x Abu Dhabi, UAETuesday 25 July 2017

India's Kingfisher Airlines grounded for third day

Shares of India's ailing Kingfisher Airlines nosedive nearly five per cent amid mounting fears for the carrier's survival.

MUMBAI // Shares of India's ailing Kingfisher Airlines slid nearly five per cent today as all of its flights remained cancelled for a third straight day amid mounting fears for the carrier's survival.

The carrier, which has a debt of nearly US$1.3 billion (Dh4.7bn) and is desperately scouting for a foreign airline to pump in fresh capital, declared a partial lockout on Monday night, blaming unrest by striking workers.

The Bangalore-headquartered airline said a minority group of "recalcitrant employees" had forced a "complete paralysis" of operations, leading to the cancellation of all flight operations for three days.

Kingfisher's engineers went on strike last Friday to protest against not being paid since March, with some pilots and other employees joining the walkout on Monday, according to media reports.

The airline's chief executive Sanjay Agarwal was summoned to meet the aviation regulator chief on Tuesday in New Delhi.

"We are hopeful that we will resolve the situation in the next few days. We will take a call on October 4 on resumption of our operations," Mr Agarwal told the Press Trust of India news agency after the meeting.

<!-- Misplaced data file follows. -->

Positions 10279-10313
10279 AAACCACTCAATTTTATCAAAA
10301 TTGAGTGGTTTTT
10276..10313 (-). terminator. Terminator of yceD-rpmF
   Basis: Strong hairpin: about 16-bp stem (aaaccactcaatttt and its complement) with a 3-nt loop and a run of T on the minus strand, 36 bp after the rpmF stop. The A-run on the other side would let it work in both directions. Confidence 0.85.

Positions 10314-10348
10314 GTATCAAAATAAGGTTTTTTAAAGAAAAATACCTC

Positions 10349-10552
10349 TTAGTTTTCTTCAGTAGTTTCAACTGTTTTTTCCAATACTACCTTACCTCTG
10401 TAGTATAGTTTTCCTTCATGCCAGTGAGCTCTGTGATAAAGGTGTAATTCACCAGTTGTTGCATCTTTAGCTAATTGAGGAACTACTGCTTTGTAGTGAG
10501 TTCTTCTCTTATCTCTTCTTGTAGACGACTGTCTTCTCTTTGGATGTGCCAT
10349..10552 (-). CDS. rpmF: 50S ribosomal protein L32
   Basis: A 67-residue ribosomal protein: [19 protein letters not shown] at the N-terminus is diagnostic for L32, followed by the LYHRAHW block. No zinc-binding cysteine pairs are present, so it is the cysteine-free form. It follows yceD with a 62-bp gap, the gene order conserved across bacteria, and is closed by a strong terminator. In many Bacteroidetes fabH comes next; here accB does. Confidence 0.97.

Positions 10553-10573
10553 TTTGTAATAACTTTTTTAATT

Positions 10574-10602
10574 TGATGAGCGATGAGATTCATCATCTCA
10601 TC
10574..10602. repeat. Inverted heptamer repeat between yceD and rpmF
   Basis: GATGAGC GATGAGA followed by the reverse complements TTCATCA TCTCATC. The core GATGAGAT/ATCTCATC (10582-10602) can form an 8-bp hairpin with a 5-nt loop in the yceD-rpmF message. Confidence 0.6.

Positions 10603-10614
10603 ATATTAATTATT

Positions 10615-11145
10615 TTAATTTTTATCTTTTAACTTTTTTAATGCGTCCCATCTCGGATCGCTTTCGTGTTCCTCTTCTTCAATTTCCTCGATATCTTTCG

He also promised that the backlog of salaries not paid since March would be given to employees "soon".

Kingfisher shares slumped 4.89 per cent to 14.6 rupees after India's civil aviation regulator said the company cannot fly again until it submits a revival plan and meets all safety norms.

The stock has now fallen 9.42 per cent this week.

The airline, which owes millions of dollars in taxes as well as money to suppliers, lenders and staff, has been forced to drastically cut down its operations in the past year, shutting down international flights completely.

The company was India's second-largest airline until a year ago but now has a market share of just 3.2 per cent, the smallest of the country's carriers.